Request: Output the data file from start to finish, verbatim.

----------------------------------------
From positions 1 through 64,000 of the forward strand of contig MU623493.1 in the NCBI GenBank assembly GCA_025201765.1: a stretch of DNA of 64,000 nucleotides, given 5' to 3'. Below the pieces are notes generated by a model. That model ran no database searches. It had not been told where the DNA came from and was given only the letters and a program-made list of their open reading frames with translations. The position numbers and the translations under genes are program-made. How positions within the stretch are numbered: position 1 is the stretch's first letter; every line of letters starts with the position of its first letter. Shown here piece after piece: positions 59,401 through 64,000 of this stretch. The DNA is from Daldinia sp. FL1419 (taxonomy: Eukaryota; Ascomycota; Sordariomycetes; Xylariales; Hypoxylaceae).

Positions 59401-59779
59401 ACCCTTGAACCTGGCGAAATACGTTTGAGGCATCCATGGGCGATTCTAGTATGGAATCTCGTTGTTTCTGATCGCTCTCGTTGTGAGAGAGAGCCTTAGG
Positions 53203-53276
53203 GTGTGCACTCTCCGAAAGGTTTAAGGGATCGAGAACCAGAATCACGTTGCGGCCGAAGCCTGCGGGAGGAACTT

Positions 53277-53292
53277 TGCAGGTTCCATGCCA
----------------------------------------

From positions 1 through 64,000 of the forward strand of contig MU623493.1 in the NCBI GenBank assembly GCA_025201765.1: a stretch of DNA of 64,000 nucleotides, given 5' to 3'. Below the pieces are notes generated by a model. That model ran no database searches. It had not been told where the DNA came from and was given only the letters and a program-made list of their open reading frames with translations. The position numbers and the translations under genes are program-made. How positions within the stretch are numbered: position 1 is the stretch's first letter; every line of letters starts with the position of its first letter. Shown here piece after piece: positions 59,401 through 64,000 of this stretch. The DNA is from Daldinia sp. FL1419 (taxonomy: Eukaryota; Ascomycota; Sordariomycetes; Xylariales; Hypoxylaceae).

Positions 59401-59779
59401 ACCCTTGAACCTGGCGAAATACGTTTGAGGCATCCATGGGCGATTCTAGTATGGAATCTCGTTGTTTCTGATCGCTCTCGTTGTGAGAGAGAGCCTTAGG
Positions 53203-53276
53203 GTGTGCACTCTCCGAAAGGTTTAAGGGATCGAGAACCAGAATCACGTTGCGGCCGAAGCCTGCGGGAGGAACTT

Positions 53277-53292
53277 TGCAGGTTCCATGCCA